All posts by Susan Shafarzek

Lucky? by Christine Holmstrom

Photo of knives stuck on magnetic strip
 

In Alice Sebold’s book Lucky, a memoir of her brutal rape as a college freshman, a policeman tells her she was lucky. He meant she was fortunate to have been raped and beaten rather than being raped and murdered. I was lucky too—luckier than Alice Sebold in that I’d never been raped despite taking risks in my teen years and twenties—hitchhiking, getting shit-faced drunk in bars, inviting men I barely knew into my home. And then at thirty, I’d been hired as a correctional officer—prison guard—at San Quentin, the infamous men’s maximum-security prison. Working at … Continue reading Lucky? by Christine Holmstrom

Demonitisation: Modi and Me by Brinda Gulati

Photo of a temple in Delhi
 

My father, every time I have gone home during the holidays the past two years, has been proud of his legitimacy as a businessman. He says he pays taxes upward of Rs.1 crore. He shows me his golden certificate from the Income Tax Department of India, “I don’t think anyone in our industry has this.” He is a fifty-four year old businessman, in charge of running four establishments full time—the three factories that produce perfume as part of our family business, our villa in Greater Noida, our house in New Delhi, and me, in England. … Continue reading Demonitisation: Modi and Me by Brinda Gulati

JFK and Me by Mary Pacifico Curtis

Photo of news headline reading "Kennedy Dead"
 

In retrospect, I must have taken people by surprise, a seven-year-old standing alone on the corner of Cedar and State Street, passing out bumper stickers and campaign buttons for JFK. It was an act of irony and early independence, having been born into a solidly Republican family marred only by the fact that my mother had voted for FDR…and now me. Passing out understates my zeal; I was determined to get a button on every passing lapel, to undermine the integrity of gleaming chrome with that red white and blue strip featuring the name Kennedy … Continue reading JFK and Me by Mary Pacifico Curtis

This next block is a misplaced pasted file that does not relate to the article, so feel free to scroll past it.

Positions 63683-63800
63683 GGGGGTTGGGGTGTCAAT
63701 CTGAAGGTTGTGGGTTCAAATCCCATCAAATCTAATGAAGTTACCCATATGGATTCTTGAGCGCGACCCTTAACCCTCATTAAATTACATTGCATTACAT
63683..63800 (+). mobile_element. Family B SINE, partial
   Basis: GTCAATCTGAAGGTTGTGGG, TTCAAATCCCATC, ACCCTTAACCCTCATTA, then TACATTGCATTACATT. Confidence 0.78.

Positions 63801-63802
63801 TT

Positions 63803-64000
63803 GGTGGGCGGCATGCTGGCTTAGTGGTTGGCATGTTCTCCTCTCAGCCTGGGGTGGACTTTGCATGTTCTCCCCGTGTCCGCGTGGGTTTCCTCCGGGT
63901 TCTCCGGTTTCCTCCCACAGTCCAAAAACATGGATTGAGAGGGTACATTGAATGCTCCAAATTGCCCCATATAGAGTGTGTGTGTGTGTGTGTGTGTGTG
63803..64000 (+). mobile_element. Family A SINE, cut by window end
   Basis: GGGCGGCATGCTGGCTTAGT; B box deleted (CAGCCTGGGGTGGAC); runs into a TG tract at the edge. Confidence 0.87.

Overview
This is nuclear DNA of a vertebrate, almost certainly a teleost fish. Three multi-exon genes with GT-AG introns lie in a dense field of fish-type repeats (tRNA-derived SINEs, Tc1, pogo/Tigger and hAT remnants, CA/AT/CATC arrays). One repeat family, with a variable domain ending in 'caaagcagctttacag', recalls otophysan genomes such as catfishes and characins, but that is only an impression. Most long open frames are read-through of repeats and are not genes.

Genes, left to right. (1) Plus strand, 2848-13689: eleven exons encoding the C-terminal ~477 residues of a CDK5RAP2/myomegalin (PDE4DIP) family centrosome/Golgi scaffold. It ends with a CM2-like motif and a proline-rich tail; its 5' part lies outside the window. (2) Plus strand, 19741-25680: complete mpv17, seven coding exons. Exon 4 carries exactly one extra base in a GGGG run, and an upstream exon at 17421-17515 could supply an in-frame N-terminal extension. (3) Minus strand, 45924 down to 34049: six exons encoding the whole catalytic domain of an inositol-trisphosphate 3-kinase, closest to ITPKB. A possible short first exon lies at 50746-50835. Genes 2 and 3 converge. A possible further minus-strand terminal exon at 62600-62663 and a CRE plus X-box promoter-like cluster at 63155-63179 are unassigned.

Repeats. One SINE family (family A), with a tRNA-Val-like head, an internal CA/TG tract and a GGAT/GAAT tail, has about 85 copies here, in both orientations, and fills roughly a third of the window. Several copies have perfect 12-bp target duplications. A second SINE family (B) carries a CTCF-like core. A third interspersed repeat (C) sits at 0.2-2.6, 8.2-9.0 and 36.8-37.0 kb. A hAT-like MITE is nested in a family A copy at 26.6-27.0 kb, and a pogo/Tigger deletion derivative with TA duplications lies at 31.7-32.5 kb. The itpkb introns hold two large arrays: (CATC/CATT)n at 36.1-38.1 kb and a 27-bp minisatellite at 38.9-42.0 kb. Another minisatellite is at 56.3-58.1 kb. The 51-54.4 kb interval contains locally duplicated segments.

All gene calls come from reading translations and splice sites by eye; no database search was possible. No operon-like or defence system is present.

Background! by Miles Fowler

Photo of eight men
 

In 1982, when I lived in the San Francisco Bay Area, I became what most movie-goers would call an extra, or what the movie business objectifies as “background.” I was in at least four movies, three of them big releases. A friend of mine, John-Michael, told me he was an extra on the The Right Stuff and said if I wanted to be one, too, I should go to Northern California Casting in San Francisco. There I was told to get a haircut, put on a conservative suit, and show up at the Cow Palace … Continue reading Background! by Miles Fowler

Whatever is Important Will be Engraved in Your Brain by Paul Rosenblatt

Black and white photo of Pacific Ocean meeting land
 

I never thought that by agreeing to teach a class in anthropological fieldwork I would soon be expected to be a spiritual healer. I should never have agreed to teach the class. I had never done fieldwork, so I had no experiences to draw on in teaching the class. Luckily an anthropologist colleague, Mike Kearney, invited me to join him in doing fieldwork in Baja California, Mexico. Our university was a four-hour drive from the community in Mexico where he was studying spiritual healers (espiritistas), so we could go there on weekends and between school … Continue reading Whatever is Important Will be Engraved in Your Brain by Paul Rosenblatt